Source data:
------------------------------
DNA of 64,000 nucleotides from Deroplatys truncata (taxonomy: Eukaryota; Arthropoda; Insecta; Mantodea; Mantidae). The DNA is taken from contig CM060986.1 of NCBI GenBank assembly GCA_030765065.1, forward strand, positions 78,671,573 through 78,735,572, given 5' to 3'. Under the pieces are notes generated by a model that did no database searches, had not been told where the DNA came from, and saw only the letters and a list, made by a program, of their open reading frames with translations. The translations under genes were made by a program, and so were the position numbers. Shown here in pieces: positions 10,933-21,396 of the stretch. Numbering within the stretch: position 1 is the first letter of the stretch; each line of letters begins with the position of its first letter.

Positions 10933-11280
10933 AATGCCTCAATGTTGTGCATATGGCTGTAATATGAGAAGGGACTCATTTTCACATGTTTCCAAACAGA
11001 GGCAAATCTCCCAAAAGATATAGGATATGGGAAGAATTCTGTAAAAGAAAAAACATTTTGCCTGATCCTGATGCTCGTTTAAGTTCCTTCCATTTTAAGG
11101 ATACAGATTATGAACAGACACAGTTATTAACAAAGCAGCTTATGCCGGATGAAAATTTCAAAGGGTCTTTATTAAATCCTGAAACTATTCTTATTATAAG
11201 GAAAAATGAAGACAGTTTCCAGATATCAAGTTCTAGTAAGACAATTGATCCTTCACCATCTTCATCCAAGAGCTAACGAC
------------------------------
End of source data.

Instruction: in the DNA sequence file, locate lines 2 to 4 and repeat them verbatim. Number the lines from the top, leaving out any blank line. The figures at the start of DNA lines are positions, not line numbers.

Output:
Positions 10933-11280
10933 AATGCCTCAATGTTGTGCATATGGCTGTAATATGAGAAGGGACTCATTTTCACATGTTTCCAAACAGA
11001 GGCAAATCTCCCAAAAGATATAGGATATGGGAAGAATTCTGTAAAAGAAAAAACATTTTGCCTGATCCTGATGCTCGTTTAAGTTCCTTCCATTTTAAGG